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Money doesn’t grow on trees: What Bernie Kids don’t understand

So, this came out.

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Highly opinionated and ideological with zero economics knowledge, laced with perceived victimhood, privileged, wasting thousands of dollars on subjects with minimal job prospect, and expecting a bailout from the taxpayers. This is what welfare queens look like these days.

Now, here’s something deeply troubling with this tweet. And that goes into the heart of the problem we are facing today, not just in US but across the World.

First of all, who in their right mind borrows $226,000 dollars to study Speech Pathology, and then expect a bailout from taxpayers? I never borrowed ten dollars to study something, which doesn’t have job prospect, just because I am bleeding in my heart to help people, unless I am smart enough to get a scholarship.

(Thankfully I always had, not because I am the smartest man in this planet, but in this volatile and fluid era, with chances of conflict between great powers increasing, which might result in massive death unless a grand strategy pattern is predicted, my research is in a field which analyses the aforementioned foreign policy patterns of great powers. Demand, meet supply.)

Look, it is simple economics, and here’s how it works. 

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Weekly Reading List: So, I got published in War on the Rocks and Nottspolitics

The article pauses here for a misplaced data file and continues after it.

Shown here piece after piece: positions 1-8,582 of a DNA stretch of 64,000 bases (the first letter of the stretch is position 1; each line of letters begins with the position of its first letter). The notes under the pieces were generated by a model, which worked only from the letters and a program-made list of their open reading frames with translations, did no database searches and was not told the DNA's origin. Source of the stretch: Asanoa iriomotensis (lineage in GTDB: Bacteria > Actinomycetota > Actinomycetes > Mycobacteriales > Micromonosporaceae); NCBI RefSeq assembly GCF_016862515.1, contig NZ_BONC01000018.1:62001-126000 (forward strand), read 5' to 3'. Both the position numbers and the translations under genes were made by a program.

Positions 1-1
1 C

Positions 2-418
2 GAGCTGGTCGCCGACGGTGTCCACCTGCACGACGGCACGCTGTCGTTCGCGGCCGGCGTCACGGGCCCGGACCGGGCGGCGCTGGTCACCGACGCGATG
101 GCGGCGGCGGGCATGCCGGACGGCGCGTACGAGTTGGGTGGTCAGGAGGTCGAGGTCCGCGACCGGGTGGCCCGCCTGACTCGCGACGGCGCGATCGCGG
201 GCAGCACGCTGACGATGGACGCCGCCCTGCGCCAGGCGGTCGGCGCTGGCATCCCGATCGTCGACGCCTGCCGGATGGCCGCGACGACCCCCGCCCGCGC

Big week, as I mentioned before, with a couple of major publications coming, other than my regular columns.

To start with, the biggest one till date, my essay on War on the Rocks, where I write a Neo-Realist critique of Russian Foreign Minister Sergei Lavrov’s latest revisionist history lesson. And was then called a Neo-Con for some reason, in the comments. But that’s another issue.

The second big one was my guest post at the official blog of the University of Nottingham, Dept of Politics and IR, where I talk about a foreign policy course for Philippines and how it should balance between China and US.

Other than that, here are my weekly columns.

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Bern-ed out…

Then it comes to be that the soothing light at the end of your tunnel, is just a freight train coming your way – Metallica 


 

We have often heard that we are obsessed with Trump. We’re not, ofcourse. Really. We’re not obsessed with Donnie Littlefinger at all. But yes, in this election cycle, we have sometimes given undue attention to Trump, as our incredulity turned to shock to borderline panic, but is now slowly returning to a careful equilibrium, as we realise that the majority of American people have not given in to the vile, race baiting, nativist demagoguery.   We didn’t pay that much attention to the other side, after all Dems are supposed to be the “normal” ones in this election cycle, right? Not like the crazy bunch on the other wise having a d measuring contest…literally.